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Dawn: “My work’s much more than just gardening. This is art”

By Stephanie Bell

Larne designer Dawn Aston talks about her amazing new creation for this weekend’s Bloom festival in Dublin.

Talented local artist and garden designer Dawn Aston will be hoping to strike gold this weekend when she unveils her most ambitious creation yet at the annual Bloom festival in Dublin.

Ireland’s answer to the Hampton Court Palace Flower Show sees around 120,000 people from all over the country and beyond converge on Dublin’s Phoenix Park on the first weekend of June every year for the Bord Bia five-day festival of flowers, food and family fun.

Dawn (49) from Larne, a three-time medal winner at Bloom, has been working for months on the design and creation of The Calor Stepping Stone Garden.

As is typical of the award-winning artist — best known for her cross community work in Northern Ireland helping local children to create iconic art and gardens — you can expect the unexpected.

Combining her love of art and mosaics with gardening, Dawn has spent months working on what she describes as a compact garden for a modern, urban lifestyle.

In it she attempts to highlight outdoor living with sensory experiences such as cooking, eating and relaxing in a beautiful space that has been softened with ornamental, aromatic herbs and fruit plants along with contemporary artworks.

Having been on site for days, toiling to get her garden ready for this weekend’s extravaganza, an exhausted but excited Dawn says: “I’ve been working on it since last |autumn.

“Now that we are so close to the show and the garden is taking shape after so many months, you have a mix of emotions, from relief and exhaustion to exhilaration.

“The final week is all-consuming. I’ve been lucky this year to have a sponsor, Calor, who have been fantastic to work with and a brilliant contractor in Alan Smith, who is at the top of his game.

“We have some real quality features and, yes, I would love to win my first gold, but it’s really difficult to get gold with a small garden. There is absolutely no room for error, it has to be perfect down to the finest detail.”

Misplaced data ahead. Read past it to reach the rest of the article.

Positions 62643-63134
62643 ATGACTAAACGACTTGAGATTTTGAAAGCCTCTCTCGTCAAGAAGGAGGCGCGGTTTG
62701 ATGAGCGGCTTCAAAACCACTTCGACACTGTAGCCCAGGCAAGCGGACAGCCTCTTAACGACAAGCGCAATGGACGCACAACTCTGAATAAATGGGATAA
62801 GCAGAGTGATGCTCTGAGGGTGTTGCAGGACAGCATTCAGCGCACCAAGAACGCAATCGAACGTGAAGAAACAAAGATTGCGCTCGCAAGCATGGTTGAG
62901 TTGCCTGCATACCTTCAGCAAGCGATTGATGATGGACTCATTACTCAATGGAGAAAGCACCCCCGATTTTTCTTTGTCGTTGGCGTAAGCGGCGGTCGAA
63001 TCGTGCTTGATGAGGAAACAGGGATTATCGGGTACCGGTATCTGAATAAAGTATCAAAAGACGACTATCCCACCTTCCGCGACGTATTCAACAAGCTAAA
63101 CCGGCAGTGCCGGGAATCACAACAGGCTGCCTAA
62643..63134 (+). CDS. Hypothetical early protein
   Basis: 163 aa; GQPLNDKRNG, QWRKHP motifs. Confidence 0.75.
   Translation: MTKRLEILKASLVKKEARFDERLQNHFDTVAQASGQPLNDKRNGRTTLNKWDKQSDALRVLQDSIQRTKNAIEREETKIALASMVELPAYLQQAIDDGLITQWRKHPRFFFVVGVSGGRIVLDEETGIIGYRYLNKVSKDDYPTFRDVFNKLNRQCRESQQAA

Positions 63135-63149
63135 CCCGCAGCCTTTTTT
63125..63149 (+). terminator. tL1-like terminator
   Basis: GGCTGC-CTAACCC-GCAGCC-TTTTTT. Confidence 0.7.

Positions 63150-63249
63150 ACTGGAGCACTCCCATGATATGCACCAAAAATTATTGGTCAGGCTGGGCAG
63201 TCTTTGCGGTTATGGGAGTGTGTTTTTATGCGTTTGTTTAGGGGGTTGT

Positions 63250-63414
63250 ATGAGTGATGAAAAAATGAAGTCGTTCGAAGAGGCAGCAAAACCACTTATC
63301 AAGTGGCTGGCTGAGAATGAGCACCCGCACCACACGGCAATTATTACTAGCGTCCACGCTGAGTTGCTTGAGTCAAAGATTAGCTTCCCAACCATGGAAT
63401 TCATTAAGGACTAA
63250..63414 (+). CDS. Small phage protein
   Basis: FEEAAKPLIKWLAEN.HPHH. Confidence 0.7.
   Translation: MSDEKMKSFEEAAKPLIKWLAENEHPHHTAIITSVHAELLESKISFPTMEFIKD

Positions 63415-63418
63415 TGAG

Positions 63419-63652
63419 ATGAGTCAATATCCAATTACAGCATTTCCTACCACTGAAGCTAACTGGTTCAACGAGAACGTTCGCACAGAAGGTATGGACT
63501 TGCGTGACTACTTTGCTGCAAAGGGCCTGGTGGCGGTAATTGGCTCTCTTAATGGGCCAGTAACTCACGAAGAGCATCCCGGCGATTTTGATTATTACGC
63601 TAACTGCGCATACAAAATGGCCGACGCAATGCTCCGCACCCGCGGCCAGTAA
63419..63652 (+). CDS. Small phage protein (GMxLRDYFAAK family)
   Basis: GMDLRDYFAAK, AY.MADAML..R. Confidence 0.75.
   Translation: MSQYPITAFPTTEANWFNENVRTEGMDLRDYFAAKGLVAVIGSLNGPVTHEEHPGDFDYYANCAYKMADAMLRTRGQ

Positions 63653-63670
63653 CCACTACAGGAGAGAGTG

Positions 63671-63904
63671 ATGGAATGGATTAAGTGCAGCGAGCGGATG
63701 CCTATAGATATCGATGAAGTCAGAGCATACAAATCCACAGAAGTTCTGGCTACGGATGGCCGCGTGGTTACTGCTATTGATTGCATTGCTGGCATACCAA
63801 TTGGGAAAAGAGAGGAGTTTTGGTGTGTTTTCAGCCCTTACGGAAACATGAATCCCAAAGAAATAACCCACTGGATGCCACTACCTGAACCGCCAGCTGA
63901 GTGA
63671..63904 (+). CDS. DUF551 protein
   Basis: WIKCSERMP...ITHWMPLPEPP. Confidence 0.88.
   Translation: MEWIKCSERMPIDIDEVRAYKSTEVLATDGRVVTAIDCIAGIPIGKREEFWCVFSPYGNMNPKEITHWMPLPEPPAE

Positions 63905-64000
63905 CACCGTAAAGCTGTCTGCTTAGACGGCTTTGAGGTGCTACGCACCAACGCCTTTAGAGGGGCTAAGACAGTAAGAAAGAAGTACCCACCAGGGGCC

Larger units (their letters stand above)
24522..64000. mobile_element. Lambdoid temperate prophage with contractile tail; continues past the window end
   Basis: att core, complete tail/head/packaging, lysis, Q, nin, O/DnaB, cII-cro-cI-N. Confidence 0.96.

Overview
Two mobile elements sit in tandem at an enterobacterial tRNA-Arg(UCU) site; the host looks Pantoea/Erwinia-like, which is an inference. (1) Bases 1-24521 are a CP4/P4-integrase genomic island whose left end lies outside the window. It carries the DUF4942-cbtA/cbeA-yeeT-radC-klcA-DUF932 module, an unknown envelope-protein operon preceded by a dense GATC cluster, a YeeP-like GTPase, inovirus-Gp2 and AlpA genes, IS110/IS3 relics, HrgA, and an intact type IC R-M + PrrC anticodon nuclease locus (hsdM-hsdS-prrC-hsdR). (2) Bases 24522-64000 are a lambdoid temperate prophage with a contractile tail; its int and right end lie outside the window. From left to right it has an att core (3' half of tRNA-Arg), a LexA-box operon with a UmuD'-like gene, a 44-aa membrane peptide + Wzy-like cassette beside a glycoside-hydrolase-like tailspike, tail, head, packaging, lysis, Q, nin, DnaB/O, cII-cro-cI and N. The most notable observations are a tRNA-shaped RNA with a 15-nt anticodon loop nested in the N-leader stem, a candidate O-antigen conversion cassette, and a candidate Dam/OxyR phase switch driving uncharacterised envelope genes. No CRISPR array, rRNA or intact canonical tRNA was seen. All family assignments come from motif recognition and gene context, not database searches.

Dawn, who is married with three children — Caz (24), Glen (17) and Kate (15) — studied for an art degree, but it was some years before she got the chance to make a career out of her creative talents.

After graduating she worked in her dad’s construction company for a number of years and then as a sales executive for some time.

It wasn’t until she returned to work after taking a career break to raise her children that she finally got the chance to follow her true calling and make a name for herself, bringing together her love of art with gardening.

“My early jobs paid the bills although in my head I was always an artist,” she says.

“After taking time out from my career to concentrate on my family, I got a job in a local garden centre and it was there that I found that I could combine art and design with |gardening.

“I was involved in propagation and working with plants in the background and it was an invaluable experience which helped me to understand plants and what people want out of a garden.”

Dawn enrolled in Greenmount Agricultural College, where she completed a number of courses to hone her skills as a garden designer. And since becoming a self-employed artist and garden designer she has built up a reputation for her unique ability to introduce art into the outdoors, especially with her iconic mosaic creations.

A lot of her work has been with local schools across Northern Ireland, helping them to create shared spaces in the community as well as their own gardens — again mixing art with the fun of planting flowers.

Her artwork is dotted across the province and one of the most striking is an eight foot tall, four-sided mosaic pyramid sculpture which she worked on with the children of Ballysillan Primary School and which now stands outside the school as a well-known piece of the city’s community art.

She says: “I consider myself an artist who also does garden design and if I can combine the two then that’s |brilliant.

“Working with children and local schools for me has been quite a holistic process, just being able to work alongside them and help them to create a special space and be artistic.”

While the Bloom show is as big as it gets for gardening enthusiasts in Ireland, Dawn has been privileged to play a part in the UK’s Chelsea Garden Show, where she got the chance as a student to work alongside |Diarmuid Gavin and Elma Fenton in 2004 and 2005.

“They wanted to give students a chance to work with them and learn from them and it was an amazing opportunity and experience,” she says.

“It was a hugely influential experience and I absolutely loved the whole process, it is such an incredible show.”

It says everything about the impact she has had on the many children that she has worked with that in 2012 a local pupil from Hazelwood College nominated her to carry the Olympic Torch.

She also played a role in Northern Ireland’s most recent world sporting event, the Giro d’Italia, when she was commissioned by Larne Borough Council to paint a bike sculpture called Bikers, Butterflies and Bees.

But undoubtedly it is at Bloom that Dawn gets the chance to really let her creative juices flow and show the world what she is made of.